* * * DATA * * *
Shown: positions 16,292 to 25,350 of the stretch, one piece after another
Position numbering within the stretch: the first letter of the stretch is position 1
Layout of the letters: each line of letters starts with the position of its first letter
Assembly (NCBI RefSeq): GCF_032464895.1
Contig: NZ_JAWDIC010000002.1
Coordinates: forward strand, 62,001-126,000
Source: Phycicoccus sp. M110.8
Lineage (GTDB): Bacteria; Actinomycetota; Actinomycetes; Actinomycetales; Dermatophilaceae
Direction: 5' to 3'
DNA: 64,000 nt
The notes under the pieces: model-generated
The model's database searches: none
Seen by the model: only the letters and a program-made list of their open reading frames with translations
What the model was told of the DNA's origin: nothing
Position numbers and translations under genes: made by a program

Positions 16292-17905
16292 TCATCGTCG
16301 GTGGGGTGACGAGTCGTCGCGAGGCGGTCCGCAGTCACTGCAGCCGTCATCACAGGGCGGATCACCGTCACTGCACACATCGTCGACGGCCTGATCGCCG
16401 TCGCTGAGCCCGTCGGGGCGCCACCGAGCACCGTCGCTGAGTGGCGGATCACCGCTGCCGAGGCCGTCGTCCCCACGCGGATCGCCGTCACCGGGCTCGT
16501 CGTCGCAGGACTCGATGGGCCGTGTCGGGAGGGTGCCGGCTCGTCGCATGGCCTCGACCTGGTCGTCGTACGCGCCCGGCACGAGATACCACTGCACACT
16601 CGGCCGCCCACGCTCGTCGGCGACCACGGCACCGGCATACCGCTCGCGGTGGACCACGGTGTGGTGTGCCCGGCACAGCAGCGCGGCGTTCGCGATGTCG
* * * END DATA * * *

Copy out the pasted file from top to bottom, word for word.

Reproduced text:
Shown: positions 16,292 to 25,350 of the stretch, one piece after another
Position numbering within the stretch: the first letter of the stretch is position 1
Layout of the letters: each line of letters starts with the position of its first letter
Assembly (NCBI RefSeq): GCF_032464895.1
Contig: NZ_JAWDIC010000002.1
Coordinates: forward strand, 62,001-126,000
Source: Phycicoccus sp. M110.8
Lineage (GTDB): Bacteria; Actinomycetota; Actinomycetes; Actinomycetales; Dermatophilaceae
Direction: 5' to 3'
DNA: 64,000 nt
The notes under the pieces: model-generated
The model's database searches: none
Seen by the model: only the letters and a program-made list of their open reading frames with translations
What the model was told of the DNA's origin: nothing
Position numbers and translations under genes: made by a program

Positions 16292-17905
16292 TCATCGTCG
16301 GTGGGGTGACGAGTCGTCGCGAGGCGGTCCGCAGTCACTGCAGCCGTCATCACAGGGCGGATCACCGTCACTGCACACATCGTCGACGGCCTGATCGCCG
16401 TCGCTGAGCCCGTCGGGGCGCCACCGAGCACCGTCGCTGAGTGGCGGATCACCGCTGCCGAGGCCGTCGTCCCCACGCGGATCGCCGTCACCGGGCTCGT
16501 CGTCGCAGGACTCGATGGGCCGTGTCGGGAGGGTGCCGGCTCGTCGCATGGCCTCGACCTGGTCGTCGTACGCGCCCGGCACGAGATACCACTGCACACT
16601 CGGCCGCCCACGCTCGTCGGCGACCACGGCACCGGCATACCGCTCGCGGTGGACCACGGTGTGGTGTGCCCGGCACAGCAGCGCGGCGTTCGCGATGTCG